• Billions in SNAP cuts passed by Congress in recent years must be offset by increased future investments if we are to continue progress on child hunger and nutrition
"Federal nutrition initiatives are a shield against childhood hunger -- during the recession, they grew to protect more kids, and now that the economy's improving, they're contracting again," said Lesley. "But with childhood hunger still a growing concern, Congress should be looking for ways to tear down the barriers that keep hungry kids from the food they need."
The report found that children face real housing stability threats in the recession's wake, owing largely to federal failures to effectively mitigate the recession's housing crisis for families with children. Specific findings include:
• Nearly four in ten children (38 percent) live in families where housing costs consume at least half of monthly income -- a substantially greater share than homeowners overall (one-tenth) or renters overall (one-fourth);
• The recession's foreclosure crisis cost 2.3 million children their single-family homes;
• Federal policies have largely failed to blunt the housing crisis' impact on children;
• Federal rental assistance vouchers reach just one-fourth of eligible Americans;
• Homelessness among children reached a record high of 1.3 million, according U.S. Education Department data for the 2012-2013 school year;
• Homeless children face learning disabilities at double the rate of children with stable homes, emotional or behavioral problems at triple the rate, and severe health problems at triple the rate; and
• Six million additional children are at risk of foreclosure in an economy where the supply of affordable housing has declined and the demand has increased
The analysis also considered child abuse and neglect, revealing a disconnect between official national data sources and the reports of hospital physicians typically required to report abuse or neglect. Key findings include:
• Federal data collection systems suggest that overall child maltreatment rates declined during and after the recession, while;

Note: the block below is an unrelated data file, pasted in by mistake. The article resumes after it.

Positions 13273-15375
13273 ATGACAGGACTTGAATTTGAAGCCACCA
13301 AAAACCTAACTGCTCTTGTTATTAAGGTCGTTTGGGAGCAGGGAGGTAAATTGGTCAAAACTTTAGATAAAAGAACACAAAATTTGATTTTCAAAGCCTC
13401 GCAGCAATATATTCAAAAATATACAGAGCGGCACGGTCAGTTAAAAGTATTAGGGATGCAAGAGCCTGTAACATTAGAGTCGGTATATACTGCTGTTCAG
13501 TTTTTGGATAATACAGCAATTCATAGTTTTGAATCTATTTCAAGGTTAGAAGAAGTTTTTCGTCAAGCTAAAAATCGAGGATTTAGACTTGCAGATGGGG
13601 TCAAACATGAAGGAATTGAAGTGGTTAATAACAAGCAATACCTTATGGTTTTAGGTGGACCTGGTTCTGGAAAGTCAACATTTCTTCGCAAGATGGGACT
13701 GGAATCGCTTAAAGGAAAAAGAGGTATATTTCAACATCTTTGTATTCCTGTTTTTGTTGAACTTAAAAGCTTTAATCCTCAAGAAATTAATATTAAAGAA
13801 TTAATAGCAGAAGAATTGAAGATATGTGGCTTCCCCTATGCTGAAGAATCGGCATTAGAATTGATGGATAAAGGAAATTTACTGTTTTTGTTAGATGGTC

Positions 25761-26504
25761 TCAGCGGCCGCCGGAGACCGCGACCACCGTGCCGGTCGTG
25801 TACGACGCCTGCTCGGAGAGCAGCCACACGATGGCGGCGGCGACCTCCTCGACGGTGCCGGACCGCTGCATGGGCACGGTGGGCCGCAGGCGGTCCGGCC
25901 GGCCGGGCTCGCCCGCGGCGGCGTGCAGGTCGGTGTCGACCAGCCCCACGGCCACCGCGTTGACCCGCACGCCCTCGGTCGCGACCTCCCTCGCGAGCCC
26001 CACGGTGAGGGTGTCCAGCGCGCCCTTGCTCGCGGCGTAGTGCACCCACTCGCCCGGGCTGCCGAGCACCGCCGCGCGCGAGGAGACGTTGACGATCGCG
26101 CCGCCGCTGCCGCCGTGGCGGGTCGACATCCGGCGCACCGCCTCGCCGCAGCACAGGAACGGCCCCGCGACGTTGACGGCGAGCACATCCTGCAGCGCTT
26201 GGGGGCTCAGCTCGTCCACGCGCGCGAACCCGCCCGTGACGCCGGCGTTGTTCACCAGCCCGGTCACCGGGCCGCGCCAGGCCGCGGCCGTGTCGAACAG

• Hospital-sourced data indicates "an increased incidence of the most serious types of child maltreatment;"
• Federal investments in child abuse prevention and response was relatively flat during the recession;
• Temporary Assistance for Needy Families, the second-largest source of federal funding for child abuse and neglect prevention and response, reached just 27 percent of eligible families in 2010;
• 27 states increased investments in abuse and neglect prevention and response, while 22 made cuts;
• Neglect, broadly defined as a parent's inability to meet his or her child's basic needs, increased as a share of total child maltreatment from below 60 percent of cases in 2007 to nearly 80 percent in 2012
The analysis should draw policymakers' attention to the inconsistency between federal data sources and the experiences of health care professionals on the ground. In a letter sent today to key congressional committee leadership, First Focus urged lawmakers to take a close look at how the federal government collects child abuse and neglect data, in light of the conflicting picture painted by hospital data.
"Solving problems for kids begins with understanding the problems kids face, so it's critical that federal agencies are collecting complete and accurate data," said Lesley.
PolicyLab authored two other recent publications for First Focus, both examining the connections between the economic downturn and children's lives. In addition to the 2010 report mentioned above, PolicyLab also produced a 2012 analysis showing the connection between mortgage delinquency and child abuse.
"If you look across the different aspects of a child's life, this report makes one thing clear: whether it's health, hunger, housing or abuse and neglect, there are more kids in harm's way today than before the recession," said Lesley. "The question for Congress is this: what are you going to do about it?"
Cite This Page: